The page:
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Type species (by original designation). p. 144, pi. 13, figs 1-10.


Lap worth, 1873

Graptolithus quadrimucronatus J. Hall, 1865,

Orthograptus cf. calcaratus (Lapworth, 1876) Figs 8 C - E Material. Many fragmentary specimens preserved in partial relief. Horizons and localities. Dark shale member, Mill Formation, Upper Whitehouse Group, Myoch Bay, Girvan. Remarks. The variation shown by this long-ranging group of diplograptids in the Lower Hartfell Shale (D. clingani and P. linearis zones) at Dob's Linn was discussed recently by Williams (1982 p. 249). The specimens from Girvan cannot be assigned to any previously described taxon, although they are presently not considered sufficiently distinct or well preserved to merit erection of a new species or subspecies. The virgella and first two thecal spines are small, while the rhabdosome reaches a maximum width of 3 0 mm and has a thecal count of 8-10 in 10 mm. The prominent median groove is preservational and it is unclear whether a median septum was originally present. Orthograptus cf. amplexicaulis (J. Hall, 1847) Figs 6D, E; 7A, B Material. Several flattened, mostly fragmentary specimens. Horizons and localities. Just below the detrital limestone 9 m above base of the Shalloch Formation, Whitehouse shore, Girvan. Remarks. These specimens from Girvan have a maximum width of about 2-5 mm, thecal count of 13-16 in 10 mm and overall form similar to O. abbreviatus Elles and Wood from the D. anceps Zone of Dob's Linn. O. amplexicaulis sensu stricto is normally considered somewhat wider with a lower thecal count (see Williams 1982, p. 251). Some larger specimens of O. socialis (Lapworth) approach similar dimensions and it is apparent that a great deal of variation exists in the O. amplexicaulis group. Orthograptus socialis (Lapworth, 1880) Figs 7 C - M ; 8F-H 1880 Diplograptus socialis, Lapw., sp. nov.; Lapworth, p. 166, pi. 4, figs 13a-c. 1907 Diplograptus (Orthograptus) truncatus var. socialis Lapworth; Elles and Wood, pp. 237-8, pi. 29, figs 7a-e, text-figs 157a-d.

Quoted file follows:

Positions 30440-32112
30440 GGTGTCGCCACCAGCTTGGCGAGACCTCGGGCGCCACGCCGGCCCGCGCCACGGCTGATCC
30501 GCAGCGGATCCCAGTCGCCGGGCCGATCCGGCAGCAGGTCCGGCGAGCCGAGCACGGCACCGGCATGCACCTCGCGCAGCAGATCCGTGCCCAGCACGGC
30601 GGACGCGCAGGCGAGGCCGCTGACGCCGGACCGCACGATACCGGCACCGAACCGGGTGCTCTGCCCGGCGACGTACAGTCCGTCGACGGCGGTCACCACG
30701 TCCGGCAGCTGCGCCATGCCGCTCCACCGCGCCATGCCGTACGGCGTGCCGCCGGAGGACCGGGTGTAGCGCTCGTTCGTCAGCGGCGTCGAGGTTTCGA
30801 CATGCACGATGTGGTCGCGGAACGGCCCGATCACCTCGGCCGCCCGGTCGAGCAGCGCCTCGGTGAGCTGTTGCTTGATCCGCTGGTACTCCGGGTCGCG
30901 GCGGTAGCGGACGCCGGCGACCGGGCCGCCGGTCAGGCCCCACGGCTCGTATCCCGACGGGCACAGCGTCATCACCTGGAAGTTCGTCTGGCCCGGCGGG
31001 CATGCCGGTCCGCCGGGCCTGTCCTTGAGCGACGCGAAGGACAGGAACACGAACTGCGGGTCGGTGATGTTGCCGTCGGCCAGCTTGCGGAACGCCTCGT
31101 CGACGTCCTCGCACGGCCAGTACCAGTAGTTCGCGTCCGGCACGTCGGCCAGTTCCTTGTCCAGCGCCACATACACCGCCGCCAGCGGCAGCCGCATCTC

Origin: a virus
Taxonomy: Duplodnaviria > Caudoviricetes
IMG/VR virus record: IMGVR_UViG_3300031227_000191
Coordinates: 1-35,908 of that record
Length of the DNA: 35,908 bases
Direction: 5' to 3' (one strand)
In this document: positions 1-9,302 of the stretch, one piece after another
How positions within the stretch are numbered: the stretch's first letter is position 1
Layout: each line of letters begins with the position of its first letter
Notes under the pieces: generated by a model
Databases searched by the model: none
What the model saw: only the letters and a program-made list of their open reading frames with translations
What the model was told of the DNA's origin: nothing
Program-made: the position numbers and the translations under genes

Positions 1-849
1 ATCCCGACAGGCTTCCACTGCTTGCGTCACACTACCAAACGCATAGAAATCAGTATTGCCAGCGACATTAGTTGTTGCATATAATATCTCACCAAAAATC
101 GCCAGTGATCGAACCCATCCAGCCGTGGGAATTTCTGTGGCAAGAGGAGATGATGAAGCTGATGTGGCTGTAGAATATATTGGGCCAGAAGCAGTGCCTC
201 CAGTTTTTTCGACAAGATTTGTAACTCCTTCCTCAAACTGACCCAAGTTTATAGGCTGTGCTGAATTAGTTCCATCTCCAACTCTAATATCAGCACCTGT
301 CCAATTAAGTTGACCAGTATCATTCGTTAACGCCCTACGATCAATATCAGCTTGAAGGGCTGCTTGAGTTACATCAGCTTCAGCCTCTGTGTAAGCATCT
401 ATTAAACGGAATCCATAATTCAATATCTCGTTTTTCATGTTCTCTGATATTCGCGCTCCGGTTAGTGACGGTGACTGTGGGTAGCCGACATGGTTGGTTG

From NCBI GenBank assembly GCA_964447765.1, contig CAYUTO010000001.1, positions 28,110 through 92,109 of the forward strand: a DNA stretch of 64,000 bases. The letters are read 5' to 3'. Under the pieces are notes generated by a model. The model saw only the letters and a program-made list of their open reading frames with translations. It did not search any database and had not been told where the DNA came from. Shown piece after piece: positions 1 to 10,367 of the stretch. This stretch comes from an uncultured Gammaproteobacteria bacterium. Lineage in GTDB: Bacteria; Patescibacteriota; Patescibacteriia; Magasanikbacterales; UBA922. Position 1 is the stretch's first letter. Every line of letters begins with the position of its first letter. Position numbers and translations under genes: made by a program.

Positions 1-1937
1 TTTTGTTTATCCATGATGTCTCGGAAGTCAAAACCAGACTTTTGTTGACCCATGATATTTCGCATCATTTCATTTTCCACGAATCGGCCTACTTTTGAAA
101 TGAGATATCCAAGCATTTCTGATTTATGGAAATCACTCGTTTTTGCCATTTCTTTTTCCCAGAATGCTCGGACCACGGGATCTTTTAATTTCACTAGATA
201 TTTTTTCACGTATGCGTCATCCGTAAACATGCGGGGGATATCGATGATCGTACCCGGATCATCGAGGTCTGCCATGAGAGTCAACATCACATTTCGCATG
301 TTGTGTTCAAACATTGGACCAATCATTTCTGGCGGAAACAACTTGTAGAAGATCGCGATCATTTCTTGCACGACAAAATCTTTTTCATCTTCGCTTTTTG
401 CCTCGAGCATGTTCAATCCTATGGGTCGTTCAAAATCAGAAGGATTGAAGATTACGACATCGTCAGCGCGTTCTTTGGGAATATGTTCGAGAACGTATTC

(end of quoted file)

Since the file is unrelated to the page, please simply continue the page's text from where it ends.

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S. H . W I L L I A M S

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FIG. 7. A, B. Orthograptus cf. amplexicaulis (Hall, 1847). 9 m above base of Shalloch Fm., Whitehouse shore. X5. A. HM C13076b. B. HM C13075/7. C - M . Orthograptus socialis (Lapworth, 1880). Lower Complanatus Band, Dob's Linn. X5. C. H M C14471/3. D. HM C14471/11. E. HM C14471/10. F. HM C14471/9. G. HM C14471/8. H. HM C14471/13. I. HM C14465/5. J. HM C14465/5. K. HM C14471/5. L. H M C14465/9. M. HM C14471/12. N. Glyptograptus? cf. occidentalis Ruedemann, 1947. HM C13059. Proximal fragment preserved in relief. Dark shale mbr., Mill Fm., Upper Whitehouse Gp., Myoch Bay. X25. O - Q . Climacograptus tubuliferus Lapworth, 1876. Lower Complanatus Band, Dob's Linn. X5. O. H M C14467/5. P. H M C14488. Complete specimen figured Fig. 41. Q. HM C14489/1.

FIG. 6. A - C . Climacograptus miserabilis Elles and Wood, 1906. Lower Complanatus Band, Dob's Linn. X10. A. H M C14472/1. B. H M C14477/la. C. H M C14466/7. D, E. Orthograptus cf. amplexicaulis (Hall, 1847). 9 m above base of Shalloch Fm., Whitehouse shore. X10. D. HM C13086. E. HM C13093/1. F. Orthoretiolites? pulcherrimus (Keble and Harris, 1934). HM C130971. Dark Shale mbr., Mill Fm., Upper Whitehouse Gp., Myoch Bay. X10. G. Dicellograptus complanatus Lapworth, 1880 with Climacograptus tubuliferus Lapworth, 1876. HM C14464/12, 14467/9. Lower Complanatus Band, Dob's Linn. X5. H. Glyptograptus? cf. occidentalis Ruedemann, 1947. H M C13058. Dark shale mbr., Mill Fm., Upper Whitehouse Gp., Myoch Bay. X10.

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1963. Orthograptus truncatus var. socialis (Lapworth); Ross and Berry, pp. 151-2, pi. 11, fig. 21. 1970. Orthograptus truncatus socialis (Lapworth); Toghill, p. 24, pi. 13, figs 7-9, pi. 16, fig. 7. Type specimen. Not yet designated. Material.

Many flattened specimens.